By Susan Schreiber
If you represent conditional resident clients, you already know that they need to file either an I-751 joint petition or a waiver in order to retain residency status. Under INA § 216(c)(4), one category of waiver eligibility applies to conditional residents who establish that their removal will result in extreme hardship. But what is the relevant time period for determining extreme hardship? Can it include all hardship circumstances, including those arising after the initial two-year conditional residency period? According to a recent Board of Immigration Appeals decision, the answer to that question is no. In Matter of Munroe, 26 I&N Dec. 428 (BIA 2014), the Board ruled that the pertinent period for determining whether an individual's removal will result in extreme hardship is the two-year period for which that individual was admitted as a conditional resident.
How did the Board come to this decision? In Munroe, the underlying case concerned a respondent who entered the United States in 1997 as a conditional resident. Shortly thereafter she separated from her U.S citizen spouse, and then divorced him in 1999. Over a period of time spanning nine years, the respondent submitted three separate I-751 waivers, with the last one submitted in 2008, while the respondent was in removal proceedings, and after she had remarried in 2007. In this third I-751 application, the respondent sought a waiver based on extreme hardship, largely referencing circumstances relating to separation from her current husband and her three children born between 2001 and 2007. USCIS denied the waiver, finding that the relevant time period for determining extreme hardship was limited to her conditional residence, which began in 1997 and terminated two years later in 1999. Upon review, the immigration judge disagreed with USCIS, finding that the relevant hardship period extended until August 2004, when the respondent's first I-751 waiver application was denied, which allowed for consideration of hardship as it related to separation from the respondent's eldest child. The Immigration Judge granted the waiver and DHS then appealed the decision to the Board.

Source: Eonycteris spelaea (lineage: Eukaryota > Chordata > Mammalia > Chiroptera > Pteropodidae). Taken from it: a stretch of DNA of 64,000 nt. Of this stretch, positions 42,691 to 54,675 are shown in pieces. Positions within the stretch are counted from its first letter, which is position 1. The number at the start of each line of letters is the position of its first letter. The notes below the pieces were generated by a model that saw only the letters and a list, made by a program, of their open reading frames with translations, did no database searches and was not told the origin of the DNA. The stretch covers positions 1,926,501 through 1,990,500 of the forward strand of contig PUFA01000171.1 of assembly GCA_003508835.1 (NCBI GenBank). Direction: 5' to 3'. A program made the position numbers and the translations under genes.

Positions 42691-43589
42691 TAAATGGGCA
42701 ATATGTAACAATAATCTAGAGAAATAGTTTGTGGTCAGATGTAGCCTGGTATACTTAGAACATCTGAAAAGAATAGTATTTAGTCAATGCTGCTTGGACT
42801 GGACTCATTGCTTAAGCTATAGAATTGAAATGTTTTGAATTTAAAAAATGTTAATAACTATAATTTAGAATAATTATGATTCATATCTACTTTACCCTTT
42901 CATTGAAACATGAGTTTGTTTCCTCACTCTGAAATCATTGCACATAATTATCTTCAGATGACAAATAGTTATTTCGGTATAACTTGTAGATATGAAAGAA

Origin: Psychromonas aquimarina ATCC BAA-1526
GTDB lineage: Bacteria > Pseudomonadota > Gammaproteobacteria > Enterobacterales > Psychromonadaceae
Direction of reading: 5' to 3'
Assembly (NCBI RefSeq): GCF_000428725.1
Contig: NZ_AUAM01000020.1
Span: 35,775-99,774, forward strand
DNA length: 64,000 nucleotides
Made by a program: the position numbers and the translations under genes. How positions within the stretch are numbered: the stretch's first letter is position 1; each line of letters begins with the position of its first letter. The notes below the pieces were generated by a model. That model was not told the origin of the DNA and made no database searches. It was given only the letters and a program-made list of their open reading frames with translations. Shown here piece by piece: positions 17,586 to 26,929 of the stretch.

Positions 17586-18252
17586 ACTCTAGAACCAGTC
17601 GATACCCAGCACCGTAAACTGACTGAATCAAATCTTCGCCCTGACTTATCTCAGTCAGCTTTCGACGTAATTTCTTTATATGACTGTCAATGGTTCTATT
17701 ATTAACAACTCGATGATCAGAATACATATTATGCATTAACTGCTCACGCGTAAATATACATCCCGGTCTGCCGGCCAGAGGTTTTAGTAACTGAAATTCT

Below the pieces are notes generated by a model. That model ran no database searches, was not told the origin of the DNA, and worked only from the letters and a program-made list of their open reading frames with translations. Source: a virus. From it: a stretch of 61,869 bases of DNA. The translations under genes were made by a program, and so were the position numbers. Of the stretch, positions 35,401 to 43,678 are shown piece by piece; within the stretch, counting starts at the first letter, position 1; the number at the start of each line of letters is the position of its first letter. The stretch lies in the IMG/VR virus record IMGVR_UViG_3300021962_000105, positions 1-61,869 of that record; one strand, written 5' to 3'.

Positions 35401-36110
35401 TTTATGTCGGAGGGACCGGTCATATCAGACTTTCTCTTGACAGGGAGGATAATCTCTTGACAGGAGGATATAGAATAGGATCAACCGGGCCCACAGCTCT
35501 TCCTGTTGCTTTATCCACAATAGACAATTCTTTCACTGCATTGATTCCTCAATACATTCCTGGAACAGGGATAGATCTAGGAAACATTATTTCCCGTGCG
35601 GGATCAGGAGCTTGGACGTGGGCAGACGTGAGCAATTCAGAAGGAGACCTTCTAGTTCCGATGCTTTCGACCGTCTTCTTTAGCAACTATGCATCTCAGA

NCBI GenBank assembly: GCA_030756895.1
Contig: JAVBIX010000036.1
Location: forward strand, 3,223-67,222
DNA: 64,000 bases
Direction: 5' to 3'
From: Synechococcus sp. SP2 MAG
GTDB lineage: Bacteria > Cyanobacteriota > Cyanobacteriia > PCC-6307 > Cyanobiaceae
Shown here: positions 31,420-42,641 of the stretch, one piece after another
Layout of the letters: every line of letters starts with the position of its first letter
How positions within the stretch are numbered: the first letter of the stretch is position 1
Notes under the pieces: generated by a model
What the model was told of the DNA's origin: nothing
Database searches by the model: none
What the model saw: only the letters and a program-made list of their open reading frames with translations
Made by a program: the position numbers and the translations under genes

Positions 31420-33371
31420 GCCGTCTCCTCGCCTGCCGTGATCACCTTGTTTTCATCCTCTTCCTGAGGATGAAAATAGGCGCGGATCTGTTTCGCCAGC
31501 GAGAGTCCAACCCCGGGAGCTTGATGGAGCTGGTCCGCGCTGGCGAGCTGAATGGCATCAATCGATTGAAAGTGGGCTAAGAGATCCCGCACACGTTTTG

On appeal, the Board focused on the language of INA § 216(c)(4), which states that in determining extreme hardship, the DHS should "consider circumstances occurring only during the period that the alien was admitted for permanent residence on a conditional basis." Rejecting arguments that this language is subject to interpretation, the Board found that the statutory reference to "period of admission" clearly describes a set time frame that corresponds to the two-year period for which the individual was admitted as a conditionalresident alien. In the Board's analysis, the fact that the DHS has statutory authority to terminate conditional residency early in some circumstances and to extend conditional residency while an I-751 application is pending, doesn't render the statutory language of 216(c)(4) uncertain. "The period of time for which an alien "was admitted' remains the same 2-year period regardless of any subsequent actions by the USCIS. Therefore the statutory language is unambiguous and we must apply it accordingly." The Board also noted that it's decision is in accord with decisions in the 6th and 9th circuits that have directly addressed this issue. Hammad v. Holder, 603 F. 3d 536 (9th Cir. 2010); Abdulahad v. Holder, 581 F.3d 290 (6th Cir 2009).
Based on the Munroe decision, the end date of the hardship period is the last day of the two-year period of an individual's admission as a conditional permanent resident.
To read the full Board decision, click here: http://www.justice.gov/eoir/vll/intdec/vol26/3817.pdf.